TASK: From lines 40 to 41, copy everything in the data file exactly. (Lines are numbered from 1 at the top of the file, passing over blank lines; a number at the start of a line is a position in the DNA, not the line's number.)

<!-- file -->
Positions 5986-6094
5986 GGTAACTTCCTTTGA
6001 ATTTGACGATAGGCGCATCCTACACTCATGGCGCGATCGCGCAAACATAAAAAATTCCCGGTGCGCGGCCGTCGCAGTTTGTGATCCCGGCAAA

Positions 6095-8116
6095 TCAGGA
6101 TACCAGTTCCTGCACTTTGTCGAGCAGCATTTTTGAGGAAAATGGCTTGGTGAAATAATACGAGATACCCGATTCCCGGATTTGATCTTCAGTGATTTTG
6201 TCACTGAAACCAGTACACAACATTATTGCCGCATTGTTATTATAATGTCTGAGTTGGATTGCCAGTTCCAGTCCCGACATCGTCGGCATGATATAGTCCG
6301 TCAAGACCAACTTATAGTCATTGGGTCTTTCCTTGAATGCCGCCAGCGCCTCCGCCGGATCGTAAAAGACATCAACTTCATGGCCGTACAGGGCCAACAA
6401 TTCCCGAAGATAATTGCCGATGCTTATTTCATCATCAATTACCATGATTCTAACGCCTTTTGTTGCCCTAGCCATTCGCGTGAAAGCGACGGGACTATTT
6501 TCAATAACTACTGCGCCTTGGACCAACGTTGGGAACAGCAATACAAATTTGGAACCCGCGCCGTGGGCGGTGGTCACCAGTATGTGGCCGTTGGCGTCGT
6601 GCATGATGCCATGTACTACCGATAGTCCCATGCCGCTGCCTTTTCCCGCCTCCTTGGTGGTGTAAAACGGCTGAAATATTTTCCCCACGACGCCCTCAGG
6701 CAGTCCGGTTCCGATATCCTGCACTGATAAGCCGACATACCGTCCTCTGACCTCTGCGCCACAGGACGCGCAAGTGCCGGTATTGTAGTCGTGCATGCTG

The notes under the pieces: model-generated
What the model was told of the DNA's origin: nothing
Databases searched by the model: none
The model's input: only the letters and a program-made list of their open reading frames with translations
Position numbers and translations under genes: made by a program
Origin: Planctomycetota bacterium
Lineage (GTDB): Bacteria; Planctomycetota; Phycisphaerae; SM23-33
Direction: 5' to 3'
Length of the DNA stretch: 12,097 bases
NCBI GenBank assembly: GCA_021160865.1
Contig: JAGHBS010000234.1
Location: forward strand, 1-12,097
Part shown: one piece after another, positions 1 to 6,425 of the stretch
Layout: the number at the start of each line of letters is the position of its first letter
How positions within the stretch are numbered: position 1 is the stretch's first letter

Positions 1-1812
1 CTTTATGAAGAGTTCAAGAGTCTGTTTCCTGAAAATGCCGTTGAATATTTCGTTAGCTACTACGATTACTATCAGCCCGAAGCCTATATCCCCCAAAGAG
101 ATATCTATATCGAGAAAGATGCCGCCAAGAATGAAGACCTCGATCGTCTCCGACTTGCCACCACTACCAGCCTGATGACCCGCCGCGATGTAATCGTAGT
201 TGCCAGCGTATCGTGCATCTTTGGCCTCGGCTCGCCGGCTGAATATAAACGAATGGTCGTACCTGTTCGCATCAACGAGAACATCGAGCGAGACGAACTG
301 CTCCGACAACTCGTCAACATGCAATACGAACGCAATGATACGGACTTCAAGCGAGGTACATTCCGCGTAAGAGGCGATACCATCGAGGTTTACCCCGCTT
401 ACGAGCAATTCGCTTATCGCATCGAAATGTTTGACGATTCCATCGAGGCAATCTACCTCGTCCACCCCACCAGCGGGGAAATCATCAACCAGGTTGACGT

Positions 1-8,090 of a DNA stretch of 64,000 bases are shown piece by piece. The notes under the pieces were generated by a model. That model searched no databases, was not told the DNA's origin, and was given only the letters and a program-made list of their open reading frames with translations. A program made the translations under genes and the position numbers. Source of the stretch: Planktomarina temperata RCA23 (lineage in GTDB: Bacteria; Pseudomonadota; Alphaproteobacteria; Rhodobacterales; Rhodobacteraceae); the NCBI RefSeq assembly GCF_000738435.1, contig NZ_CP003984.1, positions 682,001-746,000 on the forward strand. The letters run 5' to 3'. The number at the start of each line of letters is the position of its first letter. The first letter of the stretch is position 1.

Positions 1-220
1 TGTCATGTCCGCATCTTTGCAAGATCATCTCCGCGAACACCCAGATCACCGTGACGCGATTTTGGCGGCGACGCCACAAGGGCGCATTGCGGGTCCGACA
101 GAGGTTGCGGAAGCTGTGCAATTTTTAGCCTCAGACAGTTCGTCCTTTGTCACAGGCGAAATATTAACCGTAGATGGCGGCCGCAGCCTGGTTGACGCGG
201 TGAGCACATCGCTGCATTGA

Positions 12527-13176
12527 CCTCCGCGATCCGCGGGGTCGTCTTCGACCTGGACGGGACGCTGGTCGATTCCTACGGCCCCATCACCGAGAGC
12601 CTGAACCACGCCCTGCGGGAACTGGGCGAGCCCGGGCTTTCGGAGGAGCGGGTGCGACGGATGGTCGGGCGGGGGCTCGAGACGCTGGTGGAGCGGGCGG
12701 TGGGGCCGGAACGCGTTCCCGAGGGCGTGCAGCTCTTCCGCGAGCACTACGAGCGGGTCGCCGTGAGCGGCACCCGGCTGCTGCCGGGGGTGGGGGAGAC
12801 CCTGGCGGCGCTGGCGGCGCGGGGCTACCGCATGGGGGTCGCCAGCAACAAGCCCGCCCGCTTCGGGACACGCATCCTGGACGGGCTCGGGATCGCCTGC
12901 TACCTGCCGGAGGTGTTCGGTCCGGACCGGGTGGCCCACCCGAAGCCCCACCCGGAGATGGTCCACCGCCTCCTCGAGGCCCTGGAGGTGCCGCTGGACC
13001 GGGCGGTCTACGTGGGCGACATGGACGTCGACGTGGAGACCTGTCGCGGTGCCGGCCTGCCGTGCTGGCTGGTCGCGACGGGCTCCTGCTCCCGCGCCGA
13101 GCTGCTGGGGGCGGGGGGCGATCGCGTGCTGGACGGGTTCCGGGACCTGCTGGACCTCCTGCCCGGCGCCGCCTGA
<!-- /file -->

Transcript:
12527 CCTCCGCGATCCGCGGGGTCGTCTTCGACCTGGACGGGACGCTGGTCGATTCCTACGGCCCCATCACCGAGAGC
12601 CTGAACCACGCCCTGCGGGAACTGGGCGAGCCCGGGCTTTCGGAGGAGCGGGTGCGACGGATGGTCGGGCGGGGGCTCGAGACGCTGGTGGAGCGGGCGG